ECWM Yearly Seminar in Birmingham, UK: "Digital work - working anytime, anywhere - impact on workers and their families"
From 18 to 20 October 2018 the annual ECWM Seminar was held in Birmingham (England) with the theme: "Digital work - working anytime, anywhere - impact on workers and their families".
We gathered representatives of 12 Christian workers' movements from 10 European countries to discuss the impact of digital technologies on people, families and social life.
The seminar took place in different working dynamics: communication of experiences and testimonies, expert presentations, group work, plenary dialogues, etc.
The seminar has been structured in three parts: SEE, JUDGE and ACT. This is the formative pedagogy proper to our movements.
Back in September 2014 the MCW Review featured an article by a Primary School Teacher and her colleagues sharing their experiences of working life. It describes how some had chosen to go part-time just so that they didn‟t have to work weekends which is what the result of full-time teaching actually meant in practice. The demands of work time and balancing family life meant exhausted teachers. Now, 4 years later newspaper headlines point to the fact that there is an “out flux” of teachers lining up to leave (Guardian Education, 10th April 2018). This June edition mirrors the same phenomena, albeit highlighting how the demands of the workplace are affecting the health of workers.
Various political parties have supported quotas being introduced into public services and contracted-out services; companies have set up exacting timescales of service provision, delivery and response times which have met with general popular approval. As a result, expectations have risen within the general population. However, these populist measures when introduced failed to acknowledge that whilst we are customers, travellers, students, patients, we are also the workers who have to provide and maintain this same level of immediate service demand. Individuals can allocate themselves or be allocated into particular compartments where they become at odds with each other and themselves particularly when, simultaneously, funding and resources are cut for a variety of reasons. Unsustainable and unworkable are words repeated as article after article in various newspapers refer to the widespread recognition of work-related stress. Long hours; not in control of how the job or role is carried out; no input into how the job could be improved; working towards goals and quotas that are more quantifiable than qualitative; all contribute to the stress factors being identified in too many places of work.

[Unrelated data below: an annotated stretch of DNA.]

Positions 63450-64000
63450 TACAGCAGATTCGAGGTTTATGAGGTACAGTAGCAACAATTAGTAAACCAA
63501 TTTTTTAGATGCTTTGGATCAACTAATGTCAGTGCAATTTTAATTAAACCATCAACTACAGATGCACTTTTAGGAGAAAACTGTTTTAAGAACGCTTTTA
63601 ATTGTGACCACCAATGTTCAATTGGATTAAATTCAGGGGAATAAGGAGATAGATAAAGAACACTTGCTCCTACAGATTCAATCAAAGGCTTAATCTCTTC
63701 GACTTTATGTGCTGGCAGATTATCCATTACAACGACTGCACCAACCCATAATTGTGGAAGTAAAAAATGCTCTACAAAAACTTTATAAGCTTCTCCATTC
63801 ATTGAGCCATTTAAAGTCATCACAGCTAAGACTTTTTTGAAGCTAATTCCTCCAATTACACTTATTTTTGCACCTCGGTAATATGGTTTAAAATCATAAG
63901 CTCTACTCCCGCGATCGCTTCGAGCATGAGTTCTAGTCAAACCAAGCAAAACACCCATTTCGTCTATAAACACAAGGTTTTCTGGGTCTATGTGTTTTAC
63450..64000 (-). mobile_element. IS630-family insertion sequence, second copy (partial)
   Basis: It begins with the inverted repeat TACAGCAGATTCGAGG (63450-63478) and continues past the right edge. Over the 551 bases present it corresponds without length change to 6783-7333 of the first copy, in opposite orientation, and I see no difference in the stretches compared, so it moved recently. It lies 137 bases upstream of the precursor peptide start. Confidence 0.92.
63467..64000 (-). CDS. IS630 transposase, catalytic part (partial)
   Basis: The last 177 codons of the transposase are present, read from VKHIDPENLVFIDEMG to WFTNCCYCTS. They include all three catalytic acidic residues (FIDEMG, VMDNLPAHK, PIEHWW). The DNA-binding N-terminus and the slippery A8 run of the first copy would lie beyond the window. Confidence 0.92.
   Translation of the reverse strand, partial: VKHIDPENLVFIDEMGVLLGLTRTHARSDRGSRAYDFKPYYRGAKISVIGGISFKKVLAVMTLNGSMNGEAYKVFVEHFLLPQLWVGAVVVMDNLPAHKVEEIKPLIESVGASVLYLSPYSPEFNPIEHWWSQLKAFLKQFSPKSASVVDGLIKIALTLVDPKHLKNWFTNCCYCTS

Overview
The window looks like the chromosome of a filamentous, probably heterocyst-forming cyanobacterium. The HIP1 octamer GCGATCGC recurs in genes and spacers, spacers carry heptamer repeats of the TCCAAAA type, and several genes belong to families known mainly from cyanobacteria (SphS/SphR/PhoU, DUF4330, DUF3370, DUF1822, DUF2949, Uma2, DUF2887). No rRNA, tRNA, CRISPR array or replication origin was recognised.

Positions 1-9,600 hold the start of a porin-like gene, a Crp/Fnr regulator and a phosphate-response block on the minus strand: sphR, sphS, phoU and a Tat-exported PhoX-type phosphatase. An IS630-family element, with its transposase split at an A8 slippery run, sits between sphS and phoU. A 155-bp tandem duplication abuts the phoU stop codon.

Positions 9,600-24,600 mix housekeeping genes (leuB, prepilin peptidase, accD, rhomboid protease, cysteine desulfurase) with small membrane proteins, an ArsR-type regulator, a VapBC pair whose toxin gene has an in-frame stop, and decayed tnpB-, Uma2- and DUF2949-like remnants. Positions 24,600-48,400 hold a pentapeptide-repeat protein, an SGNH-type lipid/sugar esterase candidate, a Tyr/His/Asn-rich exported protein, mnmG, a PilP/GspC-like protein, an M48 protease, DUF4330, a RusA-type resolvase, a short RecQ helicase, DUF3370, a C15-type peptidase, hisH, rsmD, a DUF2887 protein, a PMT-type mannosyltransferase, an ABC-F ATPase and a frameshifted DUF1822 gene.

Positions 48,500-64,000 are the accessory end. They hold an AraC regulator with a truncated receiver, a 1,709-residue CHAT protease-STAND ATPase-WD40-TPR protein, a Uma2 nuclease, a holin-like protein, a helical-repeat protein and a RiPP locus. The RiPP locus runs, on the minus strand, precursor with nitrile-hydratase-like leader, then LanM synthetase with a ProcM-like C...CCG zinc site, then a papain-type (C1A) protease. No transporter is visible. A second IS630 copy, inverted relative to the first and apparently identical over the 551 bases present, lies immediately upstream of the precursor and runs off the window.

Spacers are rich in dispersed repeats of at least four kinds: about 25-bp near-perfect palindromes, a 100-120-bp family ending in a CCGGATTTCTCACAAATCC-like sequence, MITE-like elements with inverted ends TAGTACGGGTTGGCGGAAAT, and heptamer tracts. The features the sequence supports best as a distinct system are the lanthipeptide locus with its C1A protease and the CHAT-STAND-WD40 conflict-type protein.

The statistics from the Health & Safety Executive reported in this edition underlies the presentation contents given at the various meetings marking International Workers‟ Memorial Day. The lost working days because of work demands demonstrate the conditions, pressure and obligations being made on and met by workers. Elizabeth, a young woman, set on being a good doctor and looking after those who needed health care could only come to one conclusion to save her own sanity: to leave; to walk away. Her article is telling in many ways. It highlights how, when pushed to step up and speak out; to stand up for yourself and those around you it results in a blame game. Consequently, solidarity is lost and the individual is isolated as if it is only their problem. Thus, any fundamental issue shaping all their lives gets lost and at the very least the workplace is fractured or, at worst, broken. Dr Caroline Elton is author of “Also Human: The inner Lives of Doctors”. One reviewer of this book, Rosie McConachie, seems to capture and sum up exactly the issues which Elizabeth was conveying, “the book looks at the ways the system fails doctors and medical students and to some extend the ways some doctors fail one another.”
The MCW welcomed Otto Meier and Toni Santamaria in preparation for the European Seminar taking place in Birmingham during October 2018. With the theme Digital Work, anytime, anywhere and its impact on workers and their families the experiences in this edition, although not specifically about digitalisation, are more than likely to be replicated and will inevitably beg the question how we can protect the rights of all workers.